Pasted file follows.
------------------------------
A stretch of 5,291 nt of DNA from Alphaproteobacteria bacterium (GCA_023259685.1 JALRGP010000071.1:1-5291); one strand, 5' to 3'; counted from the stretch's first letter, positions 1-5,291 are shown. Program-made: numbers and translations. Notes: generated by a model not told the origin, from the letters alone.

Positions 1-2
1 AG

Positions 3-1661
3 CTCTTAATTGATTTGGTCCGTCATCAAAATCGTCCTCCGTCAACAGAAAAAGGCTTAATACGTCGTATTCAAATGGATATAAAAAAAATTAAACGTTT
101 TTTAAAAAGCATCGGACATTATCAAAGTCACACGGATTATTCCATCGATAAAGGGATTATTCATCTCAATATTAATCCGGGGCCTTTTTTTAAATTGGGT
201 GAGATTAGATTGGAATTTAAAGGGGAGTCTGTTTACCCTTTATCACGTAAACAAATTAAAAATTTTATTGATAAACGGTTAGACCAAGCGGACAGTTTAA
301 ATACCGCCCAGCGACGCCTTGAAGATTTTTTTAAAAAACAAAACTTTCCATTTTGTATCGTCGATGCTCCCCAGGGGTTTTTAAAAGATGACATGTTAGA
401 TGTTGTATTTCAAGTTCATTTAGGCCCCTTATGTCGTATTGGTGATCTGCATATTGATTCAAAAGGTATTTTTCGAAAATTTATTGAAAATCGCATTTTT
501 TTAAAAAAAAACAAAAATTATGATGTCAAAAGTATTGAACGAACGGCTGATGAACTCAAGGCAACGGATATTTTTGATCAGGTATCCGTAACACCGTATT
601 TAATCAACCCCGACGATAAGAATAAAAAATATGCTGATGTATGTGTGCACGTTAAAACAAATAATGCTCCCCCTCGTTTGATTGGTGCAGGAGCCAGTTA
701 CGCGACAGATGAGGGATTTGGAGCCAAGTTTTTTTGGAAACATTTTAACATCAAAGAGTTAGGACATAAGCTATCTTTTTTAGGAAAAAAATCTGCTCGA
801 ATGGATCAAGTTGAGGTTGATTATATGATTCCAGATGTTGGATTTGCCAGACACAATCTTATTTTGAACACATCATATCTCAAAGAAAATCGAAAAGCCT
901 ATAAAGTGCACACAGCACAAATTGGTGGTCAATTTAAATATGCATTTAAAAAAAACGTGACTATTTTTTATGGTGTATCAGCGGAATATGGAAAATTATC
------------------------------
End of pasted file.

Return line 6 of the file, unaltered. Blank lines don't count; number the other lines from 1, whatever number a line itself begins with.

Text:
101 TTTAAAAAGCATCGGACATTATCAAAGTCACACGGATTATTCCATCGATAAAGGGATTATTCATCTCAATATTAATCCGGGGCCTTTTTTTAAATTGGGT